Tag: EU

Unpicking reality.

It is increasingly difficult to tell truths from reality; carefully crafted facts from fiction. Expert opinion is often just that; opinion based on estimates, extrapolations and best guesses. These are often made within a framework that itself determines the explanation presented as ‘self-evident’ truths, that don’t last past confrontation with reality – not even by those on the same team?

Perhaps this is a pattern that has been developing longer than the Covid-19 circumstances, where big bold promises usually end up being less than billed, if they materialise at all.

For this final podcast of 2020 we hadn’t spent Christmas reading the 400+ pages of Trade Agreement with the 800+ pages of extras. Others had, and the general sense was that it served to ‘take back control’ insomuch as any Agreement has pluses and minuses. What many miss is that this is just the terms and conditions of trade. The UK had already left the EU on 31st December 2019. Whether there is anything lurking in the fine print we’ll have to wait and see.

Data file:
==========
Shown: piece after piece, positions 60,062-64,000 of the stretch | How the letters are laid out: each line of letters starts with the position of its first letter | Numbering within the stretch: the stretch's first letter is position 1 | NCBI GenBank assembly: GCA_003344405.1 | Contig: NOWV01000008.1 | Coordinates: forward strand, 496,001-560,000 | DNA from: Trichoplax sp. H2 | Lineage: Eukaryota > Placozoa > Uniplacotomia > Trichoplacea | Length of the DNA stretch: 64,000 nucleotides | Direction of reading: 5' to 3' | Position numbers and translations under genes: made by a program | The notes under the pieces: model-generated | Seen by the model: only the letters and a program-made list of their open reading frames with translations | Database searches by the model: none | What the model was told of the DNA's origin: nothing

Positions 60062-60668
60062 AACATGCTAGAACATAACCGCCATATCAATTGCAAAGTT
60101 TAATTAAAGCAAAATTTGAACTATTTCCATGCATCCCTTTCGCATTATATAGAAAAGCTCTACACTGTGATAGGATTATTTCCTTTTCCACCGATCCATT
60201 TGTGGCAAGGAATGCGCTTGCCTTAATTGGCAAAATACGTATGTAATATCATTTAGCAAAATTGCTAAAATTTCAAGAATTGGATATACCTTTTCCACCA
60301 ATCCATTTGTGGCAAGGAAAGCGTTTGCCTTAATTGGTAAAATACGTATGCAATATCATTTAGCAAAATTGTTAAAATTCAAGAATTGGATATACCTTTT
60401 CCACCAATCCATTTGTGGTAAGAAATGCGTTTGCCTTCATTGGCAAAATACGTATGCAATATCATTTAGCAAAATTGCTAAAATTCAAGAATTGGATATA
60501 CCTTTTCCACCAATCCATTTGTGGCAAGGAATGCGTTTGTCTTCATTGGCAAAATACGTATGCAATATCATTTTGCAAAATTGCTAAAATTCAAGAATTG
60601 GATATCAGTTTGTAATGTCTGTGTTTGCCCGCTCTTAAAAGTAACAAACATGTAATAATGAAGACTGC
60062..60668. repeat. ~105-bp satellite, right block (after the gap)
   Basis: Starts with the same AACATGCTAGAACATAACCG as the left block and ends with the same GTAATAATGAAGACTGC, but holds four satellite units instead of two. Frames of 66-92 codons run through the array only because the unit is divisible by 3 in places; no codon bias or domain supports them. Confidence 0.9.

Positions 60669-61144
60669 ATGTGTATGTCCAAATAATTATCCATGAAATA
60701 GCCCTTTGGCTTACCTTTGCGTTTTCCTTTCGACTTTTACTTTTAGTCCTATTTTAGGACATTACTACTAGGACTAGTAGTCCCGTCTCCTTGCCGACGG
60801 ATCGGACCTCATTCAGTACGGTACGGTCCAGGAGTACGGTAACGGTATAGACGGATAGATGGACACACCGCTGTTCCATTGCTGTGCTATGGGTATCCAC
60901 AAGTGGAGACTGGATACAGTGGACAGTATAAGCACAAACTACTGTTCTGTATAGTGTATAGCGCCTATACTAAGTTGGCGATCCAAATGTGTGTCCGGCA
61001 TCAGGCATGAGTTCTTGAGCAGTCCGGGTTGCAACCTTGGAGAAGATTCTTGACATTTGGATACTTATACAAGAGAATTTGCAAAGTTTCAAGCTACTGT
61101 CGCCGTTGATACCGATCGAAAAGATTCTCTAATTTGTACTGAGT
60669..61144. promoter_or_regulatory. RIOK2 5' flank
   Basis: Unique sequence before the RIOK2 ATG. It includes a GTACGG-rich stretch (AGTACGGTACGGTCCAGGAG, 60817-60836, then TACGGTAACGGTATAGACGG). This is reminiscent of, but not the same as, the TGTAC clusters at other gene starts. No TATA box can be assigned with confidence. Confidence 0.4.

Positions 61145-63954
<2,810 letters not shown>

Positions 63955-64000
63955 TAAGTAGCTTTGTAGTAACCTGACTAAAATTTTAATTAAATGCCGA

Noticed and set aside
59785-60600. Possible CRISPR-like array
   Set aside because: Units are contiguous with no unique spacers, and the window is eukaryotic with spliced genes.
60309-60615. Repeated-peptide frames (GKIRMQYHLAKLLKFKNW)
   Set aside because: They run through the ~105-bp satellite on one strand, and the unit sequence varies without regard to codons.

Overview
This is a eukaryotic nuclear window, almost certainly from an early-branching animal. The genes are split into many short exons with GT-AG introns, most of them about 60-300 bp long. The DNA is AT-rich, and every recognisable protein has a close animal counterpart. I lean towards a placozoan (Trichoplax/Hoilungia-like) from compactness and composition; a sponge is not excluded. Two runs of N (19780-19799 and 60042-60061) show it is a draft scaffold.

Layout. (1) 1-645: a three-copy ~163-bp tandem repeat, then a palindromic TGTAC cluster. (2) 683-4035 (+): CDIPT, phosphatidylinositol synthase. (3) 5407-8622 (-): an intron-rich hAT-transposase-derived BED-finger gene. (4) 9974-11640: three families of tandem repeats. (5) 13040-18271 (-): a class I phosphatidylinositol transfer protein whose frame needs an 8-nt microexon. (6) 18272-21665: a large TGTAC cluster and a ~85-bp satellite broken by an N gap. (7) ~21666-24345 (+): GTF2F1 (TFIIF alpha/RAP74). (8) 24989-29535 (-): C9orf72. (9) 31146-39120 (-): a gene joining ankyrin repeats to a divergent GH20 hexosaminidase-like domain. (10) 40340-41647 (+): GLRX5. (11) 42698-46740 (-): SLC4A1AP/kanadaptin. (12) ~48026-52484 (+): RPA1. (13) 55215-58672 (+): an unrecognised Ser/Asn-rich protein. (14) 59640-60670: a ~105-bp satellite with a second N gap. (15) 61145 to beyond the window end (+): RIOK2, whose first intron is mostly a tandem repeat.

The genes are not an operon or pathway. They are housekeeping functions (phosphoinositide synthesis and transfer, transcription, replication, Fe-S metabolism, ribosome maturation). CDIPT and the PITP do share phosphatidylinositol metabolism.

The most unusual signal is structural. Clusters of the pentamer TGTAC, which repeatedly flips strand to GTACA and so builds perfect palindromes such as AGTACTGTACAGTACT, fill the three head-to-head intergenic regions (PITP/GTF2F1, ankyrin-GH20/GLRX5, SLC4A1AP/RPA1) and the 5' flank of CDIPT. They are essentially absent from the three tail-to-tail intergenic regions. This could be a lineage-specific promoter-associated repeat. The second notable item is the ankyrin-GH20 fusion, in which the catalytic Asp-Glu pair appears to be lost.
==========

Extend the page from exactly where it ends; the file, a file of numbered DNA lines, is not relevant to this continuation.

On Radio 4 Today programme on Monday 28th December, David Davis MP mused that there was nothing obvious over which the EU could hold the UK to ransom. That was already done with the NI Protocol alongside the Withdrawal Agreement, and is likely to prove a future bone of contention.

The SDLP and Alliance MPs are probably voting against the Trade Agreement in the House of Commons because they remain in denial about the fact that the UK has left the EU already, and that the ‘special status’ they supported will not be quite as special as they imagined.

The DUP, however, are trying to make a virtue out of something something…. There is little coherence of consistency in its current approached to future trade arrangements UK, EU or anywhere. It has agreed to a ‘howl at the moon’ session in the Assembly this week (30th December) on the Trade Agreement which is the equivalent of any Northern Ireland Council condemning Donald Trump – no-one cares, few notice, but there are a few lines in the local papers. Move along now…

That brings us back to Northern Ireland politics. Perhaps the most obvious #fail of this past year has been New Decade New Approach, the framing of which certainly took full advantage of the start of new decade to suggest something might change. It hasn’t.

Most striking this past year has been the destructive desire of Sinn Fein to operate truly as itself alone and sod everyone else.